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Proc Natl Acad Sci U S A. 1999 Feb 16;96(4):1541-6.

GA-binding protein factors, in concert with the coactivator CREB binding protein/p300, control the induction of the interleukin 16 promoter in T lymphocytes.

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  • 1Paul-Ehrlich-Institute, Paul-Ehrlich-Strasse 51-59, D-63225 Langen, Germany.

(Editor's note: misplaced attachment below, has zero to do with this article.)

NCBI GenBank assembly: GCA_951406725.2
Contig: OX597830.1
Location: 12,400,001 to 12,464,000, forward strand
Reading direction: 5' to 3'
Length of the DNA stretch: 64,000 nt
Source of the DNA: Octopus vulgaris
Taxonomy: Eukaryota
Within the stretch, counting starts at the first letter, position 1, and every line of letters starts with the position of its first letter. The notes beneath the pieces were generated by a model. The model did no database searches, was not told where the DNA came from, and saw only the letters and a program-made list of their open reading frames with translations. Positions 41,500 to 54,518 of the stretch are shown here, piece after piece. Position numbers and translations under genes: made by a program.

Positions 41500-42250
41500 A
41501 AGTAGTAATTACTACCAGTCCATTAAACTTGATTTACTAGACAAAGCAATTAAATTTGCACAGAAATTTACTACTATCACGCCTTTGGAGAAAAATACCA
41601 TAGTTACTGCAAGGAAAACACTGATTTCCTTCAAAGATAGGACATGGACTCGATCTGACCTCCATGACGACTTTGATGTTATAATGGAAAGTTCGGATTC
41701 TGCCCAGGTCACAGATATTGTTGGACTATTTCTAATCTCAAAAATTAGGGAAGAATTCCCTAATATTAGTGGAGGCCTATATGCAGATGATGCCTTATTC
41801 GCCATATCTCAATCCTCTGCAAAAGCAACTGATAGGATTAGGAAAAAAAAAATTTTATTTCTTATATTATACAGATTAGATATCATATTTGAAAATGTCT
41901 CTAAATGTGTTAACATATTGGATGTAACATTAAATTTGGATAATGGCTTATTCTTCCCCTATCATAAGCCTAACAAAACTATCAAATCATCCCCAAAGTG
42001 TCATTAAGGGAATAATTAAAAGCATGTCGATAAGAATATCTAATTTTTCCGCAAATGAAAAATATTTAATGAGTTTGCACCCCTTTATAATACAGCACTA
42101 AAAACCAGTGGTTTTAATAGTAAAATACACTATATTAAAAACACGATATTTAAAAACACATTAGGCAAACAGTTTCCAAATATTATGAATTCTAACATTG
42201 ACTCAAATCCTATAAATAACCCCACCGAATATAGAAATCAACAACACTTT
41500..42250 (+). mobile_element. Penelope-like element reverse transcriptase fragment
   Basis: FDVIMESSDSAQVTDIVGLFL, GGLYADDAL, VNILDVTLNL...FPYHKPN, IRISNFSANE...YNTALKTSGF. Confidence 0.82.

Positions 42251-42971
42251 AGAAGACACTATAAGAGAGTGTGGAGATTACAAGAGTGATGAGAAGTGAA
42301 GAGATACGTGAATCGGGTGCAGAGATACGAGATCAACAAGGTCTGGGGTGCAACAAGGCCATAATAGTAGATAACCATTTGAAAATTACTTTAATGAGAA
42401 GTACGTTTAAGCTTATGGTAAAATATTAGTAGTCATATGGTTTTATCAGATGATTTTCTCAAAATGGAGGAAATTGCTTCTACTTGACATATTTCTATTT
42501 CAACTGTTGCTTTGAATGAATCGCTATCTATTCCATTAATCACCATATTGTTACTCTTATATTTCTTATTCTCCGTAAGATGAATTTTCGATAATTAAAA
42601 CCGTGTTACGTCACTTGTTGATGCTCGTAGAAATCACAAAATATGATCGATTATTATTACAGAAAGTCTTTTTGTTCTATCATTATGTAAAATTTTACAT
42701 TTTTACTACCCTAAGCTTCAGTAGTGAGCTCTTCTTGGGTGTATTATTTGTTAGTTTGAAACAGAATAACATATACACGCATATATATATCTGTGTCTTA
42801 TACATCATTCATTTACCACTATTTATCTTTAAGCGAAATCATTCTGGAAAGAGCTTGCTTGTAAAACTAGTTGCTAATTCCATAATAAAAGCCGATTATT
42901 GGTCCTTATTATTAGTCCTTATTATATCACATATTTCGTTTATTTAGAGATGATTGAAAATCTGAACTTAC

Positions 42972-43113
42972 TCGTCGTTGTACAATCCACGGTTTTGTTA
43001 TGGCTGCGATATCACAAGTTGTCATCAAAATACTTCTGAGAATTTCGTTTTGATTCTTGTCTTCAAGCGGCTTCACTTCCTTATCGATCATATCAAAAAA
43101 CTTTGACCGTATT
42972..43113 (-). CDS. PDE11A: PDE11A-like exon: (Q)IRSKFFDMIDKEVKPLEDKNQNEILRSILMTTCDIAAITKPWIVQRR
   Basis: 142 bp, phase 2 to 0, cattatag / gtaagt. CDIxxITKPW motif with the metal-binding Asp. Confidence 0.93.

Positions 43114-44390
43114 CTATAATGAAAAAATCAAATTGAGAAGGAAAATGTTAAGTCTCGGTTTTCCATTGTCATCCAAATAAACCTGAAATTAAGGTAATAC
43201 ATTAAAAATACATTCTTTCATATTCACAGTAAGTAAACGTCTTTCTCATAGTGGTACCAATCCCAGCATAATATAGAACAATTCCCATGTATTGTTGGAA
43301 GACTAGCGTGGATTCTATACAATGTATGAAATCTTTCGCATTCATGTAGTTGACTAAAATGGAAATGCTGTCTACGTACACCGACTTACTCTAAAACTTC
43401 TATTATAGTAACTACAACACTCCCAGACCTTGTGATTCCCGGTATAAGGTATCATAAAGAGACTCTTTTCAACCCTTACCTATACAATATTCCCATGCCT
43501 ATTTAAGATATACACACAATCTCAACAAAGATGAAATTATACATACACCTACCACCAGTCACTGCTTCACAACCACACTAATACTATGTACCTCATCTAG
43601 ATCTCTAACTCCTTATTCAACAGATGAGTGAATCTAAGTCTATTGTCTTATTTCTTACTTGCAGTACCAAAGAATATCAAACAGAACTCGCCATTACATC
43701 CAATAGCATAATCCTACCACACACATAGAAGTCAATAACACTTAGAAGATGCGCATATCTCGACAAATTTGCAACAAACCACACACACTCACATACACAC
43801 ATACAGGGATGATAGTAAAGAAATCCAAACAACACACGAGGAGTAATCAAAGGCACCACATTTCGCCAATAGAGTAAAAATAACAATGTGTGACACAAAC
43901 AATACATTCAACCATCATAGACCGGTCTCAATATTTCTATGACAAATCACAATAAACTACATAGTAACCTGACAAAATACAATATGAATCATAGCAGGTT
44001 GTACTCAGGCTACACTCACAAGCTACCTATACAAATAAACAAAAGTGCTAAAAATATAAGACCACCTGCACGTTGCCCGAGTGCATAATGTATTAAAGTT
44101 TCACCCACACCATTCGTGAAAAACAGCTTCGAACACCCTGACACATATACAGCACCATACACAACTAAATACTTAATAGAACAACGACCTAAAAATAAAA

Interleukin 16 (IL-16) is a chemotactic cytokine that binds to the CD4 receptor and affects the activation of T cells and replication of HIV. It is expressed as a large 67-kDa precursor protein (pro-IL-16) in lymphocytes, macrophages, and mast cells, as well as in airway epithelial cells from asthmatics after challenge with allergen. This pro-IL-16 is subsequently processed to the mature cytokine of 13 kDa. To study the expression of IL-16 at the transcriptional level, we cloned the human chromosomal IL-16 gene and analyzed its promoter. The human IL-16 gene consists of seven exons and six introns. The 5' sequences up to nucleotide -120 of the human and murine IL-16 genes share >84% sequence homology and harbor promoter elements for constitutive and inducible transcription in T cells. Although both promoters lack any TATA box, they contain two CAAT box-like motifs and three binding sites of GA-binding protein (GABP) transcription factors. Two of these motifs are part of a highly conserved and inducible dyad symmetry element shown previously to control a remote IL-2 enhancer and the CD18 promoter. In concert with the coactivator CREB binding protein/p300, which interacts with GABPalpha, the binding of GABPalpha and -beta to the dyad symmetry element controls the induction of IL-16 promoter in T cells. Supplementing the data on the processing of pro-IL-16, our results indicate the complexity of IL-16 expression, which is tightly controlled at the transcriptional and posttranslational levels in T lymphocytes.

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